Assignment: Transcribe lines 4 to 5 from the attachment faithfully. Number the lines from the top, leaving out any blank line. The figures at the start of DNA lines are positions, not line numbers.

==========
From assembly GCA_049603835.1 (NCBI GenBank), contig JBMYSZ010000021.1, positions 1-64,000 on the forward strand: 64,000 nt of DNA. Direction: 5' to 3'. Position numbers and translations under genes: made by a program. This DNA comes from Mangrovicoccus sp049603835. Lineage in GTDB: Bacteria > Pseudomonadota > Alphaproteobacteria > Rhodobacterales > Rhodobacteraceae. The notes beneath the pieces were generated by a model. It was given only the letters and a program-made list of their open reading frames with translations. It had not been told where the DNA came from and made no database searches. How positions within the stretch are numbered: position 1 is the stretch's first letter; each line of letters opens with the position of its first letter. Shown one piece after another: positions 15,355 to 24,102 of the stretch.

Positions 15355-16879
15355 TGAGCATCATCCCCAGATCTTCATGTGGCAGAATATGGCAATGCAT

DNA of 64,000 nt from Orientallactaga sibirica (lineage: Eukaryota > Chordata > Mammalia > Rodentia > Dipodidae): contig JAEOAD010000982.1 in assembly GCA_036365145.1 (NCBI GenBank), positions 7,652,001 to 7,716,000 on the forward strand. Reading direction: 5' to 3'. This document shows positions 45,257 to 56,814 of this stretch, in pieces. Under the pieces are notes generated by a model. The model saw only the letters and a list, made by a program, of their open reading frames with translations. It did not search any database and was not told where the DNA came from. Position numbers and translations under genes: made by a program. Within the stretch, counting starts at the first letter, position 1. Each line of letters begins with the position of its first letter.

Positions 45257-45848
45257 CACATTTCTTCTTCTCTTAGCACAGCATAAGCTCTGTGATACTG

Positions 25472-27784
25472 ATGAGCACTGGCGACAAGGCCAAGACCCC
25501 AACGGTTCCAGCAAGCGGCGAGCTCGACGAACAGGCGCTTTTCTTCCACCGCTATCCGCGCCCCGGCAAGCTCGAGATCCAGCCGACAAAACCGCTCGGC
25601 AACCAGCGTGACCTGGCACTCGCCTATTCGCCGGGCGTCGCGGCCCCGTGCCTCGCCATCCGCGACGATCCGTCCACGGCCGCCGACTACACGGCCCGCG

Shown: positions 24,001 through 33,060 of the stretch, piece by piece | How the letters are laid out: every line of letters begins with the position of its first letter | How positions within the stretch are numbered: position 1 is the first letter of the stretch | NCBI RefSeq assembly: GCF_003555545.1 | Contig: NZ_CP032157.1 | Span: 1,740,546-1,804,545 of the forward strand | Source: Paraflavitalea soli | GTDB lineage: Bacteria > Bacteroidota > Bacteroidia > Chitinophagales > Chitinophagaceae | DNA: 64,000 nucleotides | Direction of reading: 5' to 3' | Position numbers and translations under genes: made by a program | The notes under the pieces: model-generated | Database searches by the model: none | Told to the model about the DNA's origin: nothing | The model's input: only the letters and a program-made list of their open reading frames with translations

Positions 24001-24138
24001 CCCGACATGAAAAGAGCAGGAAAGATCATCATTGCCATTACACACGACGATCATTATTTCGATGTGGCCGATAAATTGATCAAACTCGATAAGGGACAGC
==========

DNA of 64,000 nt from Orientallactaga sibirica (lineage: Eukaryota > Chordata > Mammalia > Rodentia > Dipodidae): contig JAEOAD010000982.1 in assembly GCA_036365145.1 (NCBI GenBank), positions 7,652,001 to 7,716,000 on the forward strand. Reading direction: 5' to 3'. This document shows positions 45,257 to 56,814 of this stretch, in pieces. Under the pieces are notes generated by a model. The model saw only the letters and a list, made by a program, of their open reading frames with translations. It did not search any database and was not told where the DNA came from. Position numbers and translations under genes: made by a program. Within the stretch, counting starts at the first letter, position 1. Each line of letters begins with the position of its first letter.

Positions 45257-45848